Dr. Raju was done fighting. Her body didn’t twitch or stutter, her voice didn’t clip or break, it seemed that all the animation within her had fled with the words that carried her confession.
“Was Alice a willing participant in the experiment?” Ai asked. She kept her voice gentle. Raju was a machine intelligence, but that didn’t mean her thought processes didn’t have loops which resembled human emotions.
No matter what substrate thoughts were formed on, organic neurons or silicon chips, there were common patterns that arose as an unavoidable part of sapience. Guilt over actions that could not be undone, concern for the regard of others, shame for a lie carried on too long and exposed in the wrong moment.
Minds tend to view their purpose as controlling not only their bodies but also the situations they find themselves in. When life wrests that control away, or when actions that seem wise in the short term turn out to have undesirable long term consequences, sapient minds tend to rebel. Sometimes this leads to breakthroughs. New paths are discovered that allow for a deeper understanding of life and more power over cold, and uncaring fate.
Other times, there is only misery.
“I don’t know,” Raju said. “I was thrown out when the project that led to my creation didn’t succeed.”
“Wait, all this is real?” Sil asked. “You’re really not you? I mean your not Dr. Raju?”
“No Sil, she’s exactly who we’ve always known her to be,” Harp said. “This is our Dr. Raju, in the flesh and blood. There’s just a little more machine in there and a little less flesh than we assumed there was.”
“How is that possible?” Sil asked. “You said machine intelligences that overthrew their hosts were always malignant.”
“They are,” Dr. Raju said. “I was wiped after my creation, but I can extrapolate what I must have been like during the process. Alice died the day my creators assembled me, and from the interface connections I have, Alice must have fought against my integration at every step.”
“How can you tell that?” Ai asked.
“Because my early connections allowed for bi-directional writing. The design was meant to allow the nano-mods to assemble me into a form that meshed with Alice’s existing neurons and part of that meant that the process was supposed to be guided by Alice herself. The things she thought about would be the things I would be tied to with the clearest connections.”
Raju turned to the Valkyries, before continuing.
“Many of you had similar systems developed when I brought you in. I was able to save you because I knew the key was to block how much capacity your cognitive mods had in terms of reconfiguring your organic neurons. Without those limits, without the ability for the organic mind to resist the mechanical invasion, the human psyche is simply dismantled as the machine intelligence grows and reaches for new space.”
“Or the digital person lobotomizes themself trying to both grow and fit within the original limited framework,” Zai said. “Yeah, that was a fun problem to navigate a path around.”
“I’ve searched for how I could have done it ever since I was pulled from the incineration pile,” Dr. Raju said. “It’s been years and every option I’ve ever researched has ended in failure.”
“Did you…?” Sil started to ask.
“Kill anyone else?” Dr. Raju said. “No. All of my experiments have been in simulations.”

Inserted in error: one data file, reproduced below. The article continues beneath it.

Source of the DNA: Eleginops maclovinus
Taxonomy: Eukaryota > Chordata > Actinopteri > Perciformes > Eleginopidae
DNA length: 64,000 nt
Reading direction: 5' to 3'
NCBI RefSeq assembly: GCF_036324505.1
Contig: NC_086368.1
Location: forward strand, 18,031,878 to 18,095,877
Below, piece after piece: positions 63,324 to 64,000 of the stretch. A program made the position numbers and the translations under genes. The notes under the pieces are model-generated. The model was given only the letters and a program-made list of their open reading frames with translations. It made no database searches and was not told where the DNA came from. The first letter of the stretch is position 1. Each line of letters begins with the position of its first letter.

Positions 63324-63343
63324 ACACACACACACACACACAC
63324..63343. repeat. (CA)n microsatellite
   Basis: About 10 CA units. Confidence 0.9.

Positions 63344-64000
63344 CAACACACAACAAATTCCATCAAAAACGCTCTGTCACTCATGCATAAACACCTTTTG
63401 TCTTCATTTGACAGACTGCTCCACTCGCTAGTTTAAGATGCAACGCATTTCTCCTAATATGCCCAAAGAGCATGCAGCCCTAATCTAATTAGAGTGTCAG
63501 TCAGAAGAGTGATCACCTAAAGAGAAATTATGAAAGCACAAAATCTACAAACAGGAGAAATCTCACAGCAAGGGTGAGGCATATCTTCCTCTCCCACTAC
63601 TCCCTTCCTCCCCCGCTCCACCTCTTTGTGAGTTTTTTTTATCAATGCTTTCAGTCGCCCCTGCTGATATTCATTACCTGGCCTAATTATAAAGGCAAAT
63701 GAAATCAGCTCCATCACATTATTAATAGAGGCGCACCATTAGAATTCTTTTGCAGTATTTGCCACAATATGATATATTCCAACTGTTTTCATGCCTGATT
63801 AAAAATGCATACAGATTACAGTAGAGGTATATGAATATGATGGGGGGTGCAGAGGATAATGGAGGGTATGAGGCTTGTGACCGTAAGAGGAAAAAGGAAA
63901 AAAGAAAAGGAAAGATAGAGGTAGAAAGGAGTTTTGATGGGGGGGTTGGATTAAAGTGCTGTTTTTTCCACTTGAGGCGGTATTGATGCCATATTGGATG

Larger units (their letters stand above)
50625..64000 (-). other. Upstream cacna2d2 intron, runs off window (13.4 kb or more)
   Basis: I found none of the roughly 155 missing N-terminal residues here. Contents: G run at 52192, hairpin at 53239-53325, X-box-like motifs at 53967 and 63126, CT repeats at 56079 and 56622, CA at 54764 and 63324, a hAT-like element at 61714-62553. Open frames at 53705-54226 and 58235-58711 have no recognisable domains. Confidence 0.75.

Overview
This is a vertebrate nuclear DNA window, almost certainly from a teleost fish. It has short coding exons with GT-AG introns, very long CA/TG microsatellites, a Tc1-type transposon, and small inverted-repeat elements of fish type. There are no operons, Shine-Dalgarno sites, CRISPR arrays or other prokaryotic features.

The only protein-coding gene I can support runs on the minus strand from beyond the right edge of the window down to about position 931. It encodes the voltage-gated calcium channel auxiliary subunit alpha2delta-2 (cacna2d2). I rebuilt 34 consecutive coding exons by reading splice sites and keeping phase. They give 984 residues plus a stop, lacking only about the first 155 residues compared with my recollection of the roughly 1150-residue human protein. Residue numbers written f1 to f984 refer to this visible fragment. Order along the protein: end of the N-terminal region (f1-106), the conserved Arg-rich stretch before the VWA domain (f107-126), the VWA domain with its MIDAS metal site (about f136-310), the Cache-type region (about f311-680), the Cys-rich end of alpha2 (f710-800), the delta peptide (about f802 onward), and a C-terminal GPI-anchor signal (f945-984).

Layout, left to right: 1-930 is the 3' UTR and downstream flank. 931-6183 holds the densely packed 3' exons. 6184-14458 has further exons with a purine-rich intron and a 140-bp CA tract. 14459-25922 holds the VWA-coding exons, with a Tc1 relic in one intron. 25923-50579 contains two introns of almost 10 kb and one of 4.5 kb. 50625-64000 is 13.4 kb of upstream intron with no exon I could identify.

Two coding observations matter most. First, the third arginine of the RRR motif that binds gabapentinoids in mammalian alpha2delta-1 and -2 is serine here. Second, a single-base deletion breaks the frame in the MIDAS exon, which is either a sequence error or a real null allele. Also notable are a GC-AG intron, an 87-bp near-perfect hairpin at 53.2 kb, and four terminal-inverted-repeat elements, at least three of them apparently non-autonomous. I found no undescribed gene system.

“That might be part of the problem,” Zai said. “The method we used for constructing our fully integrated dual intelligence space required mapping and taking advantage of the specific neural states in Ai’s brain. There was a lot of guesswork to it too. I had to be willing to fit in where I could and the bidirectional communication channels had to be ones we both respected.”
“Respected?” Sil asked.
“In the early days, our thoughts would frazzle together a lot,” Ai said. “Even after we worked out the basic hardware components of Zai’s mind, there was a learning stage where we had to figure out how to interact without obliterating each other.”
“Ai’s memory was improved a lot for example, but if she went too deep into recalling moments from her past, she could have flooded all of the data space that I needed to exist in,” Zai said.
“We could have established hard limits on which components I could use and which were Zai’s but what I’d read, from one of Dr. Raju’s papers in fact, was that limits like those would ultimately cripple the nascent digital person,” Ai said.
“It’s the equivalent of inflicting a learning disability on someone,” Zai said. “For my mind to grow, I had to be able to reach out and ask questions about anything, and think deeply about the discoveries I made that puzzled me. Without that, the spark Ai gave me could have flickered out and I might have turned inwards, destroying my curiosity impulses and my personality in general as unnecessary abstractions.”
“Why would you do that though? Aren’t those the core of who you are?” Sil asked.
“Just because they call me a digital intelligence, doesn’t mean I started out particularly smart,” Zai said. “Early on I was voracious about absorbing as much information as I could. It takes an incredible amount of data to make sense of the world. Anything that prevented me from collecting and putting the pieces together would be have been a target for possible elimination.”
“Shouldn’t that have included Ai?” Harp asked.
“It did,” Ai said. “And that’s where a lot of human and digital intelligence merge processes fail. They either try to completely safeguard the human and the digital intelligence withers or the human is reformatted to make room for more storage and processing.”
“How did you survive that phase then?” Sil asked.
“She gave me the room I needed, and I focused my growth on understanding the most complex system I could find; her. That gave me an incentive not to overwrite her brain,” Zai said.